Wind Shear and Buoyancy Reversal at the Stratocumulus Top

Thursday, 18 December 2014: 10:35 AM
Juan Pedro Mellado and Bjorn B Stevens, Max Planck Institute for Meteorology, Hamburg, Germany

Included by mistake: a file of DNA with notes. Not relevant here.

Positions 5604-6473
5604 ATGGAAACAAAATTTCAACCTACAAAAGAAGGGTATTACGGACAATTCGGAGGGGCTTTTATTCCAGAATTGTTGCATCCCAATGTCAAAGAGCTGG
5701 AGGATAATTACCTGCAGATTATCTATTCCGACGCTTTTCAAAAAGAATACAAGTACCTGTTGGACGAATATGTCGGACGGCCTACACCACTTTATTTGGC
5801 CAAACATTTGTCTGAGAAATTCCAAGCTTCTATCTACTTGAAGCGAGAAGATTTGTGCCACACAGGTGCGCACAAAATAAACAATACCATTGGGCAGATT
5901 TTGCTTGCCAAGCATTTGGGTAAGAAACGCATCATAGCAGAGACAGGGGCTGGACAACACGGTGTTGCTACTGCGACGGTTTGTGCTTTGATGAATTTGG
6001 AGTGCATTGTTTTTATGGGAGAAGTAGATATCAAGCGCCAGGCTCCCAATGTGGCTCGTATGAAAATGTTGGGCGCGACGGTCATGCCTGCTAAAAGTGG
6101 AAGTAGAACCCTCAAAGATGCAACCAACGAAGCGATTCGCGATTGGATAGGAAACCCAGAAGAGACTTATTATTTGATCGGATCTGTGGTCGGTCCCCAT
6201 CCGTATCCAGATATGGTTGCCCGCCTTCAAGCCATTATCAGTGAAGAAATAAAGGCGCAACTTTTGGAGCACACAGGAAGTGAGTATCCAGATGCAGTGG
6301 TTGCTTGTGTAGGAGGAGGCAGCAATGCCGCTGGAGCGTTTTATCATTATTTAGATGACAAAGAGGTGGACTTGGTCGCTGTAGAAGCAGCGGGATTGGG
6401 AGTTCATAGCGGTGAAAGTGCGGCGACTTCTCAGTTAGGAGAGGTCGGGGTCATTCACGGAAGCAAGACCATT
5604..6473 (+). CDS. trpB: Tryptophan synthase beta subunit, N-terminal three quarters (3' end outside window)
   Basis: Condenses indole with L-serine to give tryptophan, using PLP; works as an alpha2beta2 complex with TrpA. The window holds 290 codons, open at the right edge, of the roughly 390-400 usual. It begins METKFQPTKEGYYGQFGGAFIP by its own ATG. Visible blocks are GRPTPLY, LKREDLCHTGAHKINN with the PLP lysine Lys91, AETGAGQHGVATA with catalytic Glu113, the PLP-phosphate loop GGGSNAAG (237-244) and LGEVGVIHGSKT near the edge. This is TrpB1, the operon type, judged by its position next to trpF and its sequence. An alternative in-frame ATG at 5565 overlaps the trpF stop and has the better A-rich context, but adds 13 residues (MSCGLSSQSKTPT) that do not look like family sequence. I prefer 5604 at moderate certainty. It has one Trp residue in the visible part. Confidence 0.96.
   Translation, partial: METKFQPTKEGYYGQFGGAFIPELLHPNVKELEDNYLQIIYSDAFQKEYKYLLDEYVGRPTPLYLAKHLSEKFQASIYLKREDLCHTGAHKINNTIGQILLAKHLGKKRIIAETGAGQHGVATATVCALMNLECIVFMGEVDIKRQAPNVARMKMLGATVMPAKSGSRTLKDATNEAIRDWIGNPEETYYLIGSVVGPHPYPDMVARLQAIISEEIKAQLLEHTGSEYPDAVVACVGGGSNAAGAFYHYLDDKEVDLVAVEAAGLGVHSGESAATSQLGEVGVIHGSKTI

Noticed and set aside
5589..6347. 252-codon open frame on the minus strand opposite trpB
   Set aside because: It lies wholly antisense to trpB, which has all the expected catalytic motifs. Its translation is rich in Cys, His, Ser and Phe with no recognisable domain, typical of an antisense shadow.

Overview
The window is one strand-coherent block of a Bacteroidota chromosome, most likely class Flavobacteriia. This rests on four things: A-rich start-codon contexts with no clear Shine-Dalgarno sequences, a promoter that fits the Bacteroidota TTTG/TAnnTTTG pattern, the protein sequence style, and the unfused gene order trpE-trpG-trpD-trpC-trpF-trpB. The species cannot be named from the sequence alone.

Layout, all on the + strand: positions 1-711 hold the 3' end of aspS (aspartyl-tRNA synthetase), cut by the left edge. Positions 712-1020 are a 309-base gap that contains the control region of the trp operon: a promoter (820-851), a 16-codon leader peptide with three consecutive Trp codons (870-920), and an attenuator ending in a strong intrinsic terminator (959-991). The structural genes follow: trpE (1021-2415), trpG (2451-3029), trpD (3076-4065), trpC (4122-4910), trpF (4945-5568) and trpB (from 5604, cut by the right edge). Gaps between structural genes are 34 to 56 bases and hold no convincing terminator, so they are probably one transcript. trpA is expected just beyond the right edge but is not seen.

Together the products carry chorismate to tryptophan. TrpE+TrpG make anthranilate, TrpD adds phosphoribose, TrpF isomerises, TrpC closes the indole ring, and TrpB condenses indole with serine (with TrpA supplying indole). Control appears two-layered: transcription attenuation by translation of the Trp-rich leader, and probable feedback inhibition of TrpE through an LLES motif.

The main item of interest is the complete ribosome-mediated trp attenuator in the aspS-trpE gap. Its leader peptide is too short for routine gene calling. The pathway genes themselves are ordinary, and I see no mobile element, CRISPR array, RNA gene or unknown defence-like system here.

Turbulent entrainment in the stratocumulus-topped boundary layer and its interaction with other local processes like radiative or evaporative cooling still remains a source of uncertainty in current atmospheric models. This uncertainty is often due to a lack of understanding of those small-scale processes, and not only to the way we parameterize their effect in the different models. In this work, we investigate the interaction at the cloud top between the buoyancy reversal caused by evaporative cooling and the vertical shear of a horizontal wind. We focus on the entrainment zone, a region of the order of a few tens of meters, and, as a tool, we use direct numerical simulation to remove the uncertainty associated with turbulence models. While buoyancy reversal, when acting alone, is too weak to affect significantly the large-scale dynamics of the boundary layer, we find that the enhancement of mixing by local wind shear can render buoyancy reversal comparable to other forcing mechanisms, like long-wave radiative cooling. However, we also find that (i) the velocity increment across the capping inversion needs to be relatively large and typical values of about 1 m s-1 associated with the large-scale convective motions inside the boundary layer are generally too small, and (ii) there is no indication of a runaway instability that breaks up the cloud in a relatively short time (the so-called cloud-top entrainment instability). To obtain these results, parametrizations of the mean entrainment velocity and the relevant time scales are derived from the study of the cloud-top vertical structure, and expressed in terms of the velocity and buoyancy increments across the cloud top, and the buoyancy reversal parameters. Particularized to the first research flight of the Second Dynamics and Chemistry of Marine Stratocumulus (DYCOMS-II) field campaign, the analysis predicts an entrainment velocity of about 3 mm s-1 after 5-10 minutes, a velocity comparable to the measurements and thus indicative of the relevance of mean shear in that case.